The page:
The friction surface of the preferred hoop comprises continuous grooves extending circumferentially along the periphery of the hoop. The area of the hoop encompassed by the friction surface need be no more extensive than the transverse zone delimited by a 45 are. However, hoops may be made in accordance with the invention and have an entire surface which is grooved or serrated.
No skilled labor is necessary to make the hoop toy. Its strength requirements are such that relatively inexpensive plastic materials may be used to form the continuous extruded tube from which the hoops are preferably made. These and other advantages of the invention are apparent in the following detailed description and drawing in which:
FIG. 1 is a view of the hoop toy being manipulated by a user;
FIG. 2 is a fragmentary sectional elevation of a hoop toy in accordance with the invention having an elliptical transverse sectional configuration;
FIG. 3 is a fragmentary sectional elevation of an embodiment of the hoop toy in which the friction surface comprises ribs extending from the inner exterior surface of the closed loop;
FIG. 4 is a transverse cross section of a hoop toy in which the entire outer periphery of the toy has a friction surface comprising grooves in the peripheral surface of the toy; and
FIG. 5 is a diagrammatic illustration of the progression of the hoop toy about the waist of a user.
In FIG. 1 a hoop toy 11 is illustrated as rotating about the waist of a user 12. Proper gyrations of the users body can maintain a rotating motion of the hoop about the waist. There must be a balance between the gravitational pull downward on the toy and the centrifugal force with which the toy is spun. The tendency of the toy to move downwardly is resisted by a friction surface 13 on the hoop (see FIG. 2). The friction surface tends to increase the frictional bond between the body or clothing of the user and the inner exterior periphery 14 of the hoop. This bond helps resist downward hoop motion.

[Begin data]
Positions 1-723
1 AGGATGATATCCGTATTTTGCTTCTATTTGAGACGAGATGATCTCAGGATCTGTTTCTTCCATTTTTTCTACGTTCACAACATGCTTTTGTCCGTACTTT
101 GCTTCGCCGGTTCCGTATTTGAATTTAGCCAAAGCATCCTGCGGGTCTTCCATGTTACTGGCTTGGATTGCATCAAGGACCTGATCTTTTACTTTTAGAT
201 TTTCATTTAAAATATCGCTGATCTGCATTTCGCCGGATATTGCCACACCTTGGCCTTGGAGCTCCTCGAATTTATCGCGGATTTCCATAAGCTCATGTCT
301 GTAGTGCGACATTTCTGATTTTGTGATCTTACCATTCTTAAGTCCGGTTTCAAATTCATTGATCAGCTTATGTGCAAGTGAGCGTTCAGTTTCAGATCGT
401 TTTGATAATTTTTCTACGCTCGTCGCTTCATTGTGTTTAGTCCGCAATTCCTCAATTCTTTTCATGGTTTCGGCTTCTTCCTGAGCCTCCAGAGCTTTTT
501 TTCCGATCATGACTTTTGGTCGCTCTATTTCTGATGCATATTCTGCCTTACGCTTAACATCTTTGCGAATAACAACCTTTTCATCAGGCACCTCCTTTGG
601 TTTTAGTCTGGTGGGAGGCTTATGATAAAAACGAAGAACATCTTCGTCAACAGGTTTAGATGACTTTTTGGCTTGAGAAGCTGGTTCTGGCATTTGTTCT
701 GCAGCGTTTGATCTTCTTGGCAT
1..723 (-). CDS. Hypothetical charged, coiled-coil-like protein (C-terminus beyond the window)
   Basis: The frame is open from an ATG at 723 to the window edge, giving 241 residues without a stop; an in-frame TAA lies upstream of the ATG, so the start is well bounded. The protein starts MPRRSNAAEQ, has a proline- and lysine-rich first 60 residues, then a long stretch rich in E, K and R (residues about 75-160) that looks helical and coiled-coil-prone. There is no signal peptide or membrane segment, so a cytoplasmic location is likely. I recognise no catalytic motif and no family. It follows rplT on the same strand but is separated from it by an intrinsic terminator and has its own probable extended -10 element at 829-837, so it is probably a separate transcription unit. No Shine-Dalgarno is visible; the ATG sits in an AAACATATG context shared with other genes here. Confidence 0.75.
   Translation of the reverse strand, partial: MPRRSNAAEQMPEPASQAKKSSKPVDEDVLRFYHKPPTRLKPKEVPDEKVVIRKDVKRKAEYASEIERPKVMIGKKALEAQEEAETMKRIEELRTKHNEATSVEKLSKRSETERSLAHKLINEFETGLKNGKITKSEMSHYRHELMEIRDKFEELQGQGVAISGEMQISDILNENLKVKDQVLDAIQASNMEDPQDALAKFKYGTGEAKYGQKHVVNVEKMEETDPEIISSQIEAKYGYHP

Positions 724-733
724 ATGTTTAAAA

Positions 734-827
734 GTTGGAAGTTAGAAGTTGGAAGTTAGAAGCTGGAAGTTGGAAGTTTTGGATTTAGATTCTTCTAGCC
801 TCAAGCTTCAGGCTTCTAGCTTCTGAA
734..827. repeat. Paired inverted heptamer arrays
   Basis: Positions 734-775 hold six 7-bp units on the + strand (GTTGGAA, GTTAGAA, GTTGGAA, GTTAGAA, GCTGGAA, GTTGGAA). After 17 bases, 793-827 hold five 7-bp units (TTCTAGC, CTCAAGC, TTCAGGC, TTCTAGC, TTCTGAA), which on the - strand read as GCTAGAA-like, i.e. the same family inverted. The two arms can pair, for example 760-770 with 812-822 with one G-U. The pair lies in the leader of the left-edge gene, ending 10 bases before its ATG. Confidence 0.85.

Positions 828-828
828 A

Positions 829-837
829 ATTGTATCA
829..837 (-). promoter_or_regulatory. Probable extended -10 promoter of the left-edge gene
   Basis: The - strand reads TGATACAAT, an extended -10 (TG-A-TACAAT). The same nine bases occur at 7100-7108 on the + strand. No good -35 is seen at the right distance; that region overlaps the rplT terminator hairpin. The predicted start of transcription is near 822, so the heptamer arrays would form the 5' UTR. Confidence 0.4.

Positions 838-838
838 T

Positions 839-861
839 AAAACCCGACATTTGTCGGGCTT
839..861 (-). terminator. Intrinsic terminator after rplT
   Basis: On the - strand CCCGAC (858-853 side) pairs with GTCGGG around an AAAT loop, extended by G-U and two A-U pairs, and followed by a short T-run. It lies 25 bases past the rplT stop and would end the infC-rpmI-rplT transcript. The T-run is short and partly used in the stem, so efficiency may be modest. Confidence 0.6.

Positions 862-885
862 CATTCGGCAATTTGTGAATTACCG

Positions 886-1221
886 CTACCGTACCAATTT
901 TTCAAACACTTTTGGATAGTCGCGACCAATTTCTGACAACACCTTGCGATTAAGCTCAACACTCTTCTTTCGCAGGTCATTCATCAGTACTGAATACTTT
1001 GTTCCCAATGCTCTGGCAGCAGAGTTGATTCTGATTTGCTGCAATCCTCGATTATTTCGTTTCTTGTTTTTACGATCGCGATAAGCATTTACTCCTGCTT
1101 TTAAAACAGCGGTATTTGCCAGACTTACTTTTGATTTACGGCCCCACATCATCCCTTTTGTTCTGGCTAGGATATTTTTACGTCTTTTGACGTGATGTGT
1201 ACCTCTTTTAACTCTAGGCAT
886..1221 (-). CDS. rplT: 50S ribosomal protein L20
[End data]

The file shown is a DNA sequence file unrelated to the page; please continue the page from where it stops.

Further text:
As shown schematically in FIG. 5, a hoop toy 11A which is substantially toroidal progresses about a users waist 12A shown in dotted lines. Point A represents the tangential contact between the users waist and the toy. As the toy progresses about the waist the tangential point progresses to points like A and A". In order for the hoop toy to be maintained at the waist the centrifugal force (which may be represented as concentrated at point B of the hoop diametrically opposite point A) must be sutficient to combine with the friction between the hoop and the user to resist the gravitational pull downward on the hoop. The centrifugal force is a function of mass and velocity, the distance D, from points A to B is critical. The average person is not capable of sufficient body motion to impart suflicient velocity to a hoop of much less than 30 inches in diameter. Therefore, the preferred hoop has a diameter greater than 30 inches.
Hoops ranging in outside diameter from 31 to 37 inches and having a weight from 7 to 10 ounces have proved to be better suited to the intended use than hoops of other diameters and weights.
The extruded plastic tubing from which the hoop toy preferably is made achieves the desired mass when it has an outside diameter of approximately of an inch and a wall thickness of approximately of an inch.
'In FIG. 2 hoop toy 11, which is made from an extruded tube 16, is formed into a closed loop 17 and joined at 18 by a plug 19 inserted into the interior bores of closed loop ends 20 and 21. Friction surface 13 is made continuous when the two ends of the closed loops are joined. The plug may be fixed within the loop ends by a suitable adhesive or fasteners like staples.
The friction surface of the embodiment illustrated in FIG. 2 comprises a series of continuous parallel grooves 27 impressed in a minor arc of the inner exterior of the .hoop. As described with respect to FIG. 1, the friction surface defined by the continuous grooves tends to maintain the hoop toy about the body of the user.